Innovation Talk: Apple’s big reveal is not the essence of innovation

Apple’s huge product launches are now iconic events in their own right, but have become conflated with innovation itself

The iPhone 5c is basically last year’s model in a colourful skin. Photograph: David Paul Morris/Bloomberg

The iPhone 5c is basically last year’s model in a colourful skin. Photograph: David Paul Morris/Bloomberg

Mon, Sep 16, 2013, 16:24

Last week, Apple’s Tim Cook unveiled two new iPhones, and the world, it seemed, paused to take note. The vast amounts of attention these launches generate is disproportionate to the products themselves, certainly, but the attention itself is worth examining, as it tells us something significant about Apple’s singular place in our popular culture, and I think about attitudes to innovation.

We look to Cupertino not just to see what desirable new gadget or feature they have created this year, but because Apple has managed to conjure the sense that maybe, just maybe, we will not merely be impressed by what they unveil, but filled with wonderment.

The comparison between Steve Jobs’s Apple and Willy Wonka’s Chocolate Factory is often made, but instructive nonetheless – the company feels ever so slightly like a work of fiction, mysterious and somewhat sinister, an entity capable of upending industries, shaping epochs, making the future happen.

In the popular imagination, an Apple product launch is what innovation looks like. The device itself is the result of innovative thinking in design and engineering, of course, but the stage-managed reveal is the culmination of all that, and how we end up relating to the process.

But increasingly, with every iterative improvement and refined design, the perception of Apple as a magical innovation factory grows fainter. Willy Wonka is gone, and if we don’t see a brand new Everlasting Gobstopper soon, we can only surmise that the magic has gone with him. And so we reach the current juncture, where Cook’s announcements were seen as further evidence that Apple’s era of innovation has ended.

That consensus, I feel, tells us something very interesting about how we think about technology and innovation.

It’s important to realise what Cook and co really achieved last Tuesday, from a strategic perspective. It was, in fact, a masterful sleight of hand – by unveiling two new iPhones, the 5c and 5s, Cook gave the impression that the iPhone has finally become a portfolio product, with differentiated models for different categories of customer. In previous years, there was just one new model, with the previous two generations dropping in price to cater for the lower end of the market. In truth, Cook is staying true to the same pricing structure, with the 5s as the new model, the 5c as last year’s model (which it is, plastic casing notwithstanding), and the 4S rounding out the family.

(As an aside, there is significant debate about whether this was the year Cook should have dropped margins significantly and chased market share, particularly in developing countries, but Cook probably feels able to focus on maximising Apple’s high-margins for the time being because there is no viable third platform posing a risk to iOS. Android has already won the marketshare war, but the lucrative end of the market is all Apple’s, largely because Blackberry is close to death and the Microsoft-Nokia venture has been a veritable omnishambles.)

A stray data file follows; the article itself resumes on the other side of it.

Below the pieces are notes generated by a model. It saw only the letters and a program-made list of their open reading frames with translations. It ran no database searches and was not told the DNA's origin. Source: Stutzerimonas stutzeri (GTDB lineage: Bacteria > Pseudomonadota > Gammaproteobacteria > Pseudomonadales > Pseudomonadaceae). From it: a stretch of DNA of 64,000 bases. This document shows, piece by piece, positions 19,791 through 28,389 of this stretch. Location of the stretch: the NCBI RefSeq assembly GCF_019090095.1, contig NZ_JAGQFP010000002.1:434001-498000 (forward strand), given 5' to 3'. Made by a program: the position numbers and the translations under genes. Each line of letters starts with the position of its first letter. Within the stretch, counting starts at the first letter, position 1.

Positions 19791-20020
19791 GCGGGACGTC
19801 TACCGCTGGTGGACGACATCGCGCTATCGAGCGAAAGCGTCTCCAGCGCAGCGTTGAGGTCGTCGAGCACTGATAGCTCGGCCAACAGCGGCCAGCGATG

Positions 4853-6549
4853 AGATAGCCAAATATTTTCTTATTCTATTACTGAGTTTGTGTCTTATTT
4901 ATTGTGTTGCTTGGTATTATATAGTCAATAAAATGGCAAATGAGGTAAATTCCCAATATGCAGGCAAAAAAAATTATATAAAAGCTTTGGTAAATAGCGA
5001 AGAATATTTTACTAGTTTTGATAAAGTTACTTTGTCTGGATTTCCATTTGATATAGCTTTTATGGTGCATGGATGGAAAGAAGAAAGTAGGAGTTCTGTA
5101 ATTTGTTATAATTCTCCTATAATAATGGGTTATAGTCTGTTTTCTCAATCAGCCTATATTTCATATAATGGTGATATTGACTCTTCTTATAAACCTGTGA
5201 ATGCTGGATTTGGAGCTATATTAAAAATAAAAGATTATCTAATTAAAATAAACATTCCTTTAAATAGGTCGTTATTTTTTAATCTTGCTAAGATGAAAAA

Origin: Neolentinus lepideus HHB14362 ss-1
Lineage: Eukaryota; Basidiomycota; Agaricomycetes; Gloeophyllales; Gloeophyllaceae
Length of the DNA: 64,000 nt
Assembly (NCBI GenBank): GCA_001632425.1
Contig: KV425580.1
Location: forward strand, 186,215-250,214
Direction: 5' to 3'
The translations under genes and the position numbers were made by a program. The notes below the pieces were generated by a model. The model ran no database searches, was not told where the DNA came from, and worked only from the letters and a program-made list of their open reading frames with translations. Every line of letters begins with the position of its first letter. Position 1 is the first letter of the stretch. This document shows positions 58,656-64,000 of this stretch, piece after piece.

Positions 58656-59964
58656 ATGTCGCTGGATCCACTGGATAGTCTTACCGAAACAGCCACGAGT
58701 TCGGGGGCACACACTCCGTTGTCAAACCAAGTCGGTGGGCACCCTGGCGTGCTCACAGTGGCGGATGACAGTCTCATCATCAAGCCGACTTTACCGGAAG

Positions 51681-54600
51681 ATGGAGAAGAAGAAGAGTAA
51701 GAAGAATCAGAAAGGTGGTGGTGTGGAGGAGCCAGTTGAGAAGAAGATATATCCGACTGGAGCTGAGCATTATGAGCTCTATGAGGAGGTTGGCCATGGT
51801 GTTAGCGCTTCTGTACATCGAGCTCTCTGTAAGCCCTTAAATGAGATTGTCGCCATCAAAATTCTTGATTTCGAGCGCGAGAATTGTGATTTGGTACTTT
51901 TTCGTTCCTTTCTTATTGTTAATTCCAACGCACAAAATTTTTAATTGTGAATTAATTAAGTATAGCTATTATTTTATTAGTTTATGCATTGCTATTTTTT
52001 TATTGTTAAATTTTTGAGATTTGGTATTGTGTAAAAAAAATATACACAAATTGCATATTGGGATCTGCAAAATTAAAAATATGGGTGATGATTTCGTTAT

With the iPhone 5c, Apple is exploiting the genuinely superficial demands of customers – last year’s phone carries the stigma of being last year’s phone, but a facile enough change like adding coloured plastic is enough to convince lots of us that this is something new.


Ability to innovate
A similar superficiality also accounts for the larger concern about Apple’s ability to innovate – where are the new product categories, critics cry, where are the amazing new wearable computing devices such as a smartwatch or a pair of spectacles with a computer built in?

Updating blockbusters such as iPhones and iPads is all well and good, but if Cook can’t introduce entirely new groundbreaking gadgets on a regular basis, then surely it confirms that Apple’s days as an innovation machine are numbered, right?

Maybe there’s some truth to that, but I suspect that wearable computing will be less disruptive than assumed because of the often-overlooked fact that we already have a marvellous computing device on us at all times – our smartphones. For the next few years at least, smartwatches or smart goggles will be accessories to, rather than replacements for, our smartphones. There’s no reason to think Apple won’t develop these sorts of devices at some point, but they certainly won’t rush them out to appease an impatient public.

Ultimately, if we have been conditioned to believe that “innovation” takes the form of slickly produced launches of groundbreaking new products, then we’re going to be disappointed when confronted with the reality – real innovation is much closer to the iterative process of improvement that Apple does year in, year out.

So that disappointment is founded on a specious understanding of what innovation entails – ironically, it’s a misunderstanding that Apple has done more than any other company to cultivate, albeit inadvertently. One thing is certain, however – it will be a long time before we stop gazing at the mysterious chocolate factory, waiting for that mythical Everlasting Gobstopper to finally appear.

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